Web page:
Militant Atheism: The New Fundamentalists

Let’s be clear: I have no agenda when it comes to another’s faith preferences. I have enough issues living my own life without trying to impose my values on you. If you ask me about my faith tradition, I’ll skim over it and likely move on pretty quickly. Would that all the atheists were the same.

In a visit with a couple about a year ago, the wife was going to surgery. I visited with the couple merely to assist with a paperwork matter and assure them that I was available to help if there was anything they needed. As I left the room, I said to the husband (while the wife was gone for testing) that I would keep them both in my prayers, that I cared about their wellbeing. That was the entire extent of anything religious I said. Before I closed the door, he replied: “She doesn’t need your prayers.”

Similarly, last summer when visiting my local Barnes and Noble , I noticed a whole table filled with recent diatribes against God, Christianity, and any other faith tradition (conveniently enough failing to recognize that atheism and agnosticism are also faith traditions). As I read the flyleaf of each book, it became clear that bashing people of faith is becoming a cherished indoor sport.

Some of those books were quite straightforward in stating their case that faith traditions as a whole hobble our development as a global society. It was quite clear from several of these books that they were making a case that faith practice, faith values, and faith traditions have little or no place in public life, if any place at all. Indeed, they seemed to feel that faith practice was a sort of mental illness.

Does any of this ring a bell? You’ll have to pull out your history helmet to be able to know what I’m talking about. Yes, we’re talking about the reign of Hitler. And where did Hitler’s cleansing process begin? That’s right:With the mentally ill.

We began this essay by saying that we have no beef with the faith preferences of others. Indeed, I have known many atheists and agnostics whom I deeply respected. I just want people to be able to hold the beliefs they feel the most comfortable with and find the most convincing. If that’s atheism or agnosticism, go for it.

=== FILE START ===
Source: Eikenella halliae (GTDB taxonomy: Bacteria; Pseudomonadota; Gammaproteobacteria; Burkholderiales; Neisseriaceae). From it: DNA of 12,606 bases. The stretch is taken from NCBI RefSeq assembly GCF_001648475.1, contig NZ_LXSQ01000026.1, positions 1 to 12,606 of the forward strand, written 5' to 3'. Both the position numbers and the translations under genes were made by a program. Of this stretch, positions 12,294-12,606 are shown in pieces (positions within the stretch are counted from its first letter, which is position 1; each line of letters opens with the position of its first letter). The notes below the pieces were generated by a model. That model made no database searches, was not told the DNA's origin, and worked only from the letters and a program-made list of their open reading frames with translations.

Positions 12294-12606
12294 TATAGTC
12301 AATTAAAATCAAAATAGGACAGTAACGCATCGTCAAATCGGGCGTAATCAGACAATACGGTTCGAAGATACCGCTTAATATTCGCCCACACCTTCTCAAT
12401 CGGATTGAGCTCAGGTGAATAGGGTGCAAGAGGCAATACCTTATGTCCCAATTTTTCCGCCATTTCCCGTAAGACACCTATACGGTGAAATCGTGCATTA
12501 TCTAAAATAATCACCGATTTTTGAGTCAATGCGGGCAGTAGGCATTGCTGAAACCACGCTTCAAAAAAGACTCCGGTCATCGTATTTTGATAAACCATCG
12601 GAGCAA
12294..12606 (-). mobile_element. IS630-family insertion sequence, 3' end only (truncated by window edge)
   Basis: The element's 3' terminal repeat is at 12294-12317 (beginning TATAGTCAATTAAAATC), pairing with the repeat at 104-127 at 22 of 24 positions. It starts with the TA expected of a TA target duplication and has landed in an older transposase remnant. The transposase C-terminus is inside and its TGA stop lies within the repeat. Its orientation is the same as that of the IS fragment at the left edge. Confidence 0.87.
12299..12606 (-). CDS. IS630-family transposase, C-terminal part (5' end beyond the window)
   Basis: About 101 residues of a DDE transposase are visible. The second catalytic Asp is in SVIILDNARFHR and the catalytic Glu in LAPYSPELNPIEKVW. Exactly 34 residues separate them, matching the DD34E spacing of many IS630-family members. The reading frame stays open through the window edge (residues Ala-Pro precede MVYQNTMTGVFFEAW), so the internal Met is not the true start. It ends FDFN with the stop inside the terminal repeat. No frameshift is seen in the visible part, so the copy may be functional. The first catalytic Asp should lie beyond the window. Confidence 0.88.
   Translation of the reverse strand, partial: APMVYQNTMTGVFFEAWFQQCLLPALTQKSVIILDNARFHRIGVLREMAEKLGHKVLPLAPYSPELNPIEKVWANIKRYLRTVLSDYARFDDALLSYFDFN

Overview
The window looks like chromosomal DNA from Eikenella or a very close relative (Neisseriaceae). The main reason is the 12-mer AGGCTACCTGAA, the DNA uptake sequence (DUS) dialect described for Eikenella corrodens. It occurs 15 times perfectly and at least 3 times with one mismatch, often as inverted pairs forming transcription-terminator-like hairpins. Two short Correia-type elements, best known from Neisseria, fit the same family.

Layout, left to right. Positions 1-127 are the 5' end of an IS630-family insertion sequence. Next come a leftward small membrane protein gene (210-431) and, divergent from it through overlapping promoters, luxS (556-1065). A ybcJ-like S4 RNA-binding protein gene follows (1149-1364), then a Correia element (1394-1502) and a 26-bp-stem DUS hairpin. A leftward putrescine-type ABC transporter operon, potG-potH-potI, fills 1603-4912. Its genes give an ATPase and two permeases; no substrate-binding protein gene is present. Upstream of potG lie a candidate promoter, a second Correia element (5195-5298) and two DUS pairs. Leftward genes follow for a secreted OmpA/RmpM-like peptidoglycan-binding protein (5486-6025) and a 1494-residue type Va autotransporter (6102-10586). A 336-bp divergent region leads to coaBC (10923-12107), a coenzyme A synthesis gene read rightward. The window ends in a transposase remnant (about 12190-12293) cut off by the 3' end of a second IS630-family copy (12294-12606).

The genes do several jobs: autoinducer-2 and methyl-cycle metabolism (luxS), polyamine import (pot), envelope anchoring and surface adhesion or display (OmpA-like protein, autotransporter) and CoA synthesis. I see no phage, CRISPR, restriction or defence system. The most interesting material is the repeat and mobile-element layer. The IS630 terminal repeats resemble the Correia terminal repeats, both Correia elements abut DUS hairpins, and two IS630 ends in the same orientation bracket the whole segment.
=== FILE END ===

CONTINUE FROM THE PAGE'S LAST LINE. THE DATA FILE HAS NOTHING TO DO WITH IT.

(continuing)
For that matter, I’m equally sickened by those of religious persuasion who feel the need to judge atheists and agnostics. They are fundamentalists (not in a historical sense) who roughly parallel many of the other fundamentalists who so currently trouble our world. Hear this: those dogmatists who subscribe to the position of the radical atheists are no less fundamentalists than are those who seek to coerce others into a particular faith tradition. They, too, seek an Inquisition of sorts. They, too, can imagine society as being better without the presence of a belief in God. The only question that remains to be asked of them is how far they would go to see that happen?

In the recent movie Expelled, Ben Stein takes to task the educational establishment: Not for teaching evolution, but for rooting out anyone who has questions about evolution or holds a position that doubts evolution. In short, those who question evolution don’t even have the benefit of a Don’t Ask, Don’t Tell policy.

We began this essay with a story about a woman who’s husband says she Doesn’t need your prayers. I’m not sure what book of etiquette these folks were reading from, but clearly they missed an essential lesson in the pottie training section.  And, that’s where I fear all this is heading. When someone says, I’m praying for you, the appropriate response is, Thank you. You don’t have to believe in prayer yourself. Assuming the person is being at all honest, the only reason they’d say something like that is because they care and because they feel that prayer may have some value on another’s behalf. It is an act of kindness. What is wrong with that? Are they not allowed to say the word prayer in the presence of these zealots?

Not so many years ago when you went to the airport you would almost certainly be accosted by some dogma peddler selling his/her faith tradition. They could and would harass passersby. Restrictions were created that made them stay in a little space off to the side of the terminal corridor. They were not allowed to step outside of that space and witness. Perhaps it’s come to that for this new breed of atheists. Perhaps they need a booth?

For years, we have been warned by left-leaning media about the dangers of intolerance. Yet here, on a Barnes and Noble display, and in an innocuous contact where someone of faith says in the best way they know how that they care, we find two front-and-center demonstrations of the direction that society may be moving. Apparently, it’s increasingly okay to be intolerant of those of faith. And, when I look at history, more than making me angry, it makes me a little afraid.

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